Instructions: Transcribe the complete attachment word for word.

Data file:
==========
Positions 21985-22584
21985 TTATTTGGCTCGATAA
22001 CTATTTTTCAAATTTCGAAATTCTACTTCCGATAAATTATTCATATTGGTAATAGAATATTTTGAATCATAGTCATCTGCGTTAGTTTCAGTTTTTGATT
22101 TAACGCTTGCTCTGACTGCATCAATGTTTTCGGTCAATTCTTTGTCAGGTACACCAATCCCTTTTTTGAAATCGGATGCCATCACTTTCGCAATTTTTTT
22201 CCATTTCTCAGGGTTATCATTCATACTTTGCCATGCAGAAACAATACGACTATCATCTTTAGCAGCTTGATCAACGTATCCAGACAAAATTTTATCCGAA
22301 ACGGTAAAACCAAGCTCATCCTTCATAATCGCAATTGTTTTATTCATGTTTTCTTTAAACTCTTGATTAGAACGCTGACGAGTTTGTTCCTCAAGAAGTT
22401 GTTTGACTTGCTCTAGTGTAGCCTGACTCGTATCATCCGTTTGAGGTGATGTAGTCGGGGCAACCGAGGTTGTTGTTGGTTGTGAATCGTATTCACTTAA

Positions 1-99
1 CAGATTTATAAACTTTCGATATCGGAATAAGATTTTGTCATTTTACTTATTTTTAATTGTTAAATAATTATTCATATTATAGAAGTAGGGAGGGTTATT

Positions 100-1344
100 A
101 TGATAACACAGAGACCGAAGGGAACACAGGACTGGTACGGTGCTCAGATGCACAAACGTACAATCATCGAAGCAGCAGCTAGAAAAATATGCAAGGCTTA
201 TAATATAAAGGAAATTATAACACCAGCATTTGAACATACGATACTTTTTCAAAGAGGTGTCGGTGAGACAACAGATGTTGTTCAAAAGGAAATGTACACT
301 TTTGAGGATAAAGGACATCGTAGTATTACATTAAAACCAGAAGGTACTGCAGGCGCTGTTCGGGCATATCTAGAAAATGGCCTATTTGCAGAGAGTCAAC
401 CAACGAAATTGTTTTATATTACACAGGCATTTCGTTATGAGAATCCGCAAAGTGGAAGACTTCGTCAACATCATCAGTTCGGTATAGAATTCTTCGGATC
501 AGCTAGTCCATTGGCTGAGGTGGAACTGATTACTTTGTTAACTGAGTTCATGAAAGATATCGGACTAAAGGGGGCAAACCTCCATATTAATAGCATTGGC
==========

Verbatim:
Positions 21985-22584
21985 TTATTTGGCTCGATAA
22001 CTATTTTTCAAATTTCGAAATTCTACTTCCGATAAATTATTCATATTGGTAATAGAATATTTTGAATCATAGTCATCTGCGTTAGTTTCAGTTTTTGATT
22101 TAACGCTTGCTCTGACTGCATCAATGTTTTCGGTCAATTCTTTGTCAGGTACACCAATCCCTTTTTTGAAATCGGATGCCATCACTTTCGCAATTTTTTT
22201 CCATTTCTCAGGGTTATCATTCATACTTTGCCATGCAGAAACAATACGACTATCATCTTTAGCAGCTTGATCAACGTATCCAGACAAAATTTTATCCGAA
22301 ACGGTAAAACCAAGCTCATCCTTCATAATCGCAATTGTTTTATTCATGTTTTCTTTAAACTCTTGATTAGAACGCTGACGAGTTTGTTCCTCAAGAAGTT
22401 GTTTGACTTGCTCTAGTGTAGCCTGACTCGTATCATCCGTTTGAGGTGATGTAGTCGGGGCAACCGAGGTTGTTGTTGGTTGTGAATCGTATTCACTTAA

Positions 1-99
1 CAGATTTATAAACTTTCGATATCGGAATAAGATTTTGTCATTTTACTTATTTTTAATTGTTAAATAATTATTCATATTATAGAAGTAGGGAGGGTTATT

Positions 100-1344
100 A
101 TGATAACACAGAGACCGAAGGGAACACAGGACTGGTACGGTGCTCAGATGCACAAACGTACAATCATCGAAGCAGCAGCTAGAAAAATATGCAAGGCTTA
201 TAATATAAAGGAAATTATAACACCAGCATTTGAACATACGATACTTTTTCAAAGAGGTGTCGGTGAGACAACAGATGTTGTTCAAAAGGAAATGTACACT
301 TTTGAGGATAAAGGACATCGTAGTATTACATTAAAACCAGAAGGTACTGCAGGCGCTGTTCGGGCATATCTAGAAAATGGCCTATTTGCAGAGAGTCAAC
401 CAACGAAATTGTTTTATATTACACAGGCATTTCGTTATGAGAATCCGCAAAGTGGAAGACTTCGTCAACATCATCAGTTCGGTATAGAATTCTTCGGATC
501 AGCTAGTCCATTGGCTGAGGTGGAACTGATTACTTTGTTAACTGAGTTCATGAAAGATATCGGACTAAAGGGGGCAAACCTCCATATTAATAGCATTGGC